What then became crucial Thierry is we are getting back to the skills. Now the skills and education, higher education, should – I mean if education is about nothing, certainly at post-graduate level, it’s about teaching people to think critically. You know there is nothing else. It’s not about the content, it’s about how you engage with the content, and it’s about what you do with it. It’s about you critique it, it’s about you adapt, it’s how you use it and it’s about how you reflect on it.
You know and that, those are the skills, the very skills that I think in our connected information-rich world… I want help Susan Greenfield, a much derided neurologist. I don’t deride her. I think all she does is ask questions. – And here is another thing; on the internet, critical thinking, asking questions is a dangerous thing sometimes. Because it takes you against the flow and if you go against the flow, my god, people are going to cut you right down. –
So she has been painted, I think, as being this bad woman, who says, you know social technology is bad for you. They change your brain. Look what she is saying is, let’s ask a question, that when children are young, and their minds are malleable, let’s just be careful, let’s just… So she said, that we live in an information-rich world and a question-poor world. And I think that’s absolutely right. And that phrase: information-rich question-poor, that to me cuts to the heart of education, higher education in particular, because it’s about teaching to ask questions. And it’s about teaching to frame questions; it’s about teaching to select what we are going to pay attention to. And yes, I mean, for me, this goes all the way back to my undergraduate days.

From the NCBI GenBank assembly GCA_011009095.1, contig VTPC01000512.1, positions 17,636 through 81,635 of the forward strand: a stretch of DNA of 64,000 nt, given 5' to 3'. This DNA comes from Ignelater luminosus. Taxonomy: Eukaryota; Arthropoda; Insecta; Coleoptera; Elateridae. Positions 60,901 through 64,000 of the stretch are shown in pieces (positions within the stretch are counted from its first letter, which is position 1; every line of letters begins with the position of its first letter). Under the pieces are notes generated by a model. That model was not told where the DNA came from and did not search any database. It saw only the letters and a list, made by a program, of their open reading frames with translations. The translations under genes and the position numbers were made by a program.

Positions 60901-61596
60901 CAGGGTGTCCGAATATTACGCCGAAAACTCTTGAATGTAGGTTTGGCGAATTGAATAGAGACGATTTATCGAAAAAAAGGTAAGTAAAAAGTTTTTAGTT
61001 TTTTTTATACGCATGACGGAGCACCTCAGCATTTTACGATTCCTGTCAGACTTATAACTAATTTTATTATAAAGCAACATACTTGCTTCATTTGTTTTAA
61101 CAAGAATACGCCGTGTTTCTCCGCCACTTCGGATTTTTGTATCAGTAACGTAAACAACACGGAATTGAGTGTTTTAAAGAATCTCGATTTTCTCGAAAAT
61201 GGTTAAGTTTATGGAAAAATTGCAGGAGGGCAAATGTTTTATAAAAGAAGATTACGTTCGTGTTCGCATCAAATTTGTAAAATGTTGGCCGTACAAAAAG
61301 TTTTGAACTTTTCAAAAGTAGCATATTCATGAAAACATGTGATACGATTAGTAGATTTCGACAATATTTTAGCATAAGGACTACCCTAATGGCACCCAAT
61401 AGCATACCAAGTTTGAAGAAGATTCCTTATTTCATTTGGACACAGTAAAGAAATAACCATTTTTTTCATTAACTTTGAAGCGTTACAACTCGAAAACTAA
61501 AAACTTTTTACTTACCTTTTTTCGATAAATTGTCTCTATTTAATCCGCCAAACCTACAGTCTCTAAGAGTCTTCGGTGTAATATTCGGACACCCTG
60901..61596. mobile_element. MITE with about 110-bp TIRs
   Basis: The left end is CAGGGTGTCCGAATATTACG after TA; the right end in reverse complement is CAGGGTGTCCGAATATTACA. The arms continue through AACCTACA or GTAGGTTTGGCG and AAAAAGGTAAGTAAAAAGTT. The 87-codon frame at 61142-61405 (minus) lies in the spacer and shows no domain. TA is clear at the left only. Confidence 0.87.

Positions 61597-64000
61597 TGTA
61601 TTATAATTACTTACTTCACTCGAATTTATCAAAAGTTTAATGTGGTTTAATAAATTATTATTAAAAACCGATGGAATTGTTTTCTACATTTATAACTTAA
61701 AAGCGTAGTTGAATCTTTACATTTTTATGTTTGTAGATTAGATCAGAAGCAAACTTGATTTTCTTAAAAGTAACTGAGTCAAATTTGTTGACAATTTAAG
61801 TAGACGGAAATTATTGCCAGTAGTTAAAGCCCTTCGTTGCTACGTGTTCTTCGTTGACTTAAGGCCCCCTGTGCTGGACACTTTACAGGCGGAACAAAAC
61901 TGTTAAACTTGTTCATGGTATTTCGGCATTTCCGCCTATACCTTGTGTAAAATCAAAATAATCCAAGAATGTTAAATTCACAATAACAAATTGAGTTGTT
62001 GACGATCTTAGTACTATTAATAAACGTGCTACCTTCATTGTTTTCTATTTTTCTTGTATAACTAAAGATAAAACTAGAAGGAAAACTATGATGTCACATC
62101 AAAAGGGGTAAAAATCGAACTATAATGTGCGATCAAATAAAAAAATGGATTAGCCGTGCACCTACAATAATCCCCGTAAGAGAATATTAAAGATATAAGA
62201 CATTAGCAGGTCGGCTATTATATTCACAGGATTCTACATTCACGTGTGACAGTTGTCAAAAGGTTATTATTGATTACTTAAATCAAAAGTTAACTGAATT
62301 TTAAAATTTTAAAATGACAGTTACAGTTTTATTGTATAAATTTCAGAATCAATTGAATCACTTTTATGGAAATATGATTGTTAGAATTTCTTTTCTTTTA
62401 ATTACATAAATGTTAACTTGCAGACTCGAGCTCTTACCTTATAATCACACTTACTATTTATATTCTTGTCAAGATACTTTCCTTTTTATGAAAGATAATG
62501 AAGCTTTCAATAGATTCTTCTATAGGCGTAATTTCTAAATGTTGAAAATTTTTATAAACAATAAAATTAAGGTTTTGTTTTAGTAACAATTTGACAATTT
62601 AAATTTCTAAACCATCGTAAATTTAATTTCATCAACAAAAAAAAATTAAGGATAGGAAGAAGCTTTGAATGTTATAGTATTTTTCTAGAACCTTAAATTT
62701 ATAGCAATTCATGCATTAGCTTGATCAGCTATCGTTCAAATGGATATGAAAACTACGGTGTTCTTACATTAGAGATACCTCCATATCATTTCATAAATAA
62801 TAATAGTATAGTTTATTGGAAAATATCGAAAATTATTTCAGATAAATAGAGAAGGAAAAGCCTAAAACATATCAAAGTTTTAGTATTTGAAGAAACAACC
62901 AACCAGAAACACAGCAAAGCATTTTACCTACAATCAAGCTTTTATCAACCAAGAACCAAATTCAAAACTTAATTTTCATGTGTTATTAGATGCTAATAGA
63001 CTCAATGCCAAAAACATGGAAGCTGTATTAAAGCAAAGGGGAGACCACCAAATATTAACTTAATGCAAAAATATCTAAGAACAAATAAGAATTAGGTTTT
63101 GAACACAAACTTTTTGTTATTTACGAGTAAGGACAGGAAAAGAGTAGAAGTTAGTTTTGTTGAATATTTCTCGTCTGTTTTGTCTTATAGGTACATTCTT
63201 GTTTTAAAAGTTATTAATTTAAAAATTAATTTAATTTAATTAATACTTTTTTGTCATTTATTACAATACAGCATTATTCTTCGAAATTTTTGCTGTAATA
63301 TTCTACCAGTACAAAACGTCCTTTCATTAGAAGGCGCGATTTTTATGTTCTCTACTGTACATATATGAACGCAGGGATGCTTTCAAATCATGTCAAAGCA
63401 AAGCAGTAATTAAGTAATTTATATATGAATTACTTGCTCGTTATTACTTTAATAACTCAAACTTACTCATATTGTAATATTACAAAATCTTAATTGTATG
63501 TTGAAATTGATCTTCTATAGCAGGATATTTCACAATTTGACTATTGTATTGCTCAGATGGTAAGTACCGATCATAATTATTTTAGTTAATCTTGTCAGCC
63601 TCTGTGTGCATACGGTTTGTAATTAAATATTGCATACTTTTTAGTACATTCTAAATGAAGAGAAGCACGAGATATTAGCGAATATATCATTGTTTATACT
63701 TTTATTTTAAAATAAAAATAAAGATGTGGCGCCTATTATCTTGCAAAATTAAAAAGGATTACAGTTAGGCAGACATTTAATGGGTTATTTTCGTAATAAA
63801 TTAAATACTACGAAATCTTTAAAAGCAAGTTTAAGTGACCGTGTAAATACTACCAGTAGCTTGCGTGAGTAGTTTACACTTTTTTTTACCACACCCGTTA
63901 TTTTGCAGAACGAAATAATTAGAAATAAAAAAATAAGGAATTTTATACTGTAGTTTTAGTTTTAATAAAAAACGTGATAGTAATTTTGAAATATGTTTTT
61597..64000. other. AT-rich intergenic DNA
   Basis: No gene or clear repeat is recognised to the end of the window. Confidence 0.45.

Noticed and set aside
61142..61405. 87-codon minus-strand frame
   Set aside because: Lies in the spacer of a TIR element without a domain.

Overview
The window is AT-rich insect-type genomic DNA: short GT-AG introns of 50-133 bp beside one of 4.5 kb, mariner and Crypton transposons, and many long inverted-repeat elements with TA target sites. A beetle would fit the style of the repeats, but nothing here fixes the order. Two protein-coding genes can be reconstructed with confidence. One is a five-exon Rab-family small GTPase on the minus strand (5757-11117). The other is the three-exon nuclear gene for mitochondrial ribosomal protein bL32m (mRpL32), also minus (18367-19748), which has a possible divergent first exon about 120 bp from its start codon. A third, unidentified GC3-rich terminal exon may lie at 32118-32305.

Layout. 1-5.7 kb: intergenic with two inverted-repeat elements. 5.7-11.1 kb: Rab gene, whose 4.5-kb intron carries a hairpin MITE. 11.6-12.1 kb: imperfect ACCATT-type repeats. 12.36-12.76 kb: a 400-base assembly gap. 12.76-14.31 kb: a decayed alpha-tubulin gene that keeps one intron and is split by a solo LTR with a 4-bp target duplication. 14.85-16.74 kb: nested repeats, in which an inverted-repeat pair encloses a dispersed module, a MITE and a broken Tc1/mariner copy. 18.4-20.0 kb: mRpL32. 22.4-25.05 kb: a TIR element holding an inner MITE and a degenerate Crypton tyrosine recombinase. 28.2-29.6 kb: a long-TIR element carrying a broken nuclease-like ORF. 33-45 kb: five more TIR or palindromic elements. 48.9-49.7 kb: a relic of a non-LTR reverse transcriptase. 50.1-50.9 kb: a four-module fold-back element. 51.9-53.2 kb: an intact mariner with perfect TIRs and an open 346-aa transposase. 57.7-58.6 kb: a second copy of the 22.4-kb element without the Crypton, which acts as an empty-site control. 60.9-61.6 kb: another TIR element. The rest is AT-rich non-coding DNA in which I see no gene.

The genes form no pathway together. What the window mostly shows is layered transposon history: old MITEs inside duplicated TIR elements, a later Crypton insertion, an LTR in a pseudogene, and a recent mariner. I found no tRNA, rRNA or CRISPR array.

I went to university late. So I was in my mid-20s by the time I went to Warwick, and I remember doing a… the history of the industrial revolution is one of my electives. And I learned more from that, than probably anything. And I remember one particular tutorial and Maxine [Maxine Berg] she… and we were looking at a paper, and this paper was about the contribution that the cotton industry had made to the Industrial Revolution. And, you know, to the dynamics of the Industrial Revolution. And it was pivotal actually. From memory, the statistics that was being thrown around then – it’s probably wrong but let’s just use it for an example – was that, the cotton industry was contributing between 5% and 10% of GDP at that point. All the commentator, all the academics, were saying this was significant. This paper that we were reading was by an author, who said that the cotton industry was ONLY contributing between 5 and 10% of GDP.
Maxine said to us, “did that make any sense?” and we all went,” “no”. She said: “do not ever, ever, ever, ever anybody let do that to you”. She said: “if you remember nothing” and I picked up, and she said, that we were doing there has changed it, changed it entirely. And it turned out that this particular academic, and she had given us this paper to read specifically, was well known for having racist tendencies. So it was very, very interesting, what she was teaching is, was: who is telling you what, what are they not telling you? What’s the language that they are using? And that word only, entirely changed the meaning. Because you know it was like, well it’s only 5 or 10%…
So, getting back to your question about education. Education, formal education has been failing if it hasn’t taught people, how to interrogate data, how to interrogate information, how to make sense of information, how to look for bias and how to test it. There is no other purpose of either doing an undergraduate or a postgraduate degree. And if we find ourselves now in situation, where critical thinking skills are lacking, then higher education has been lacking.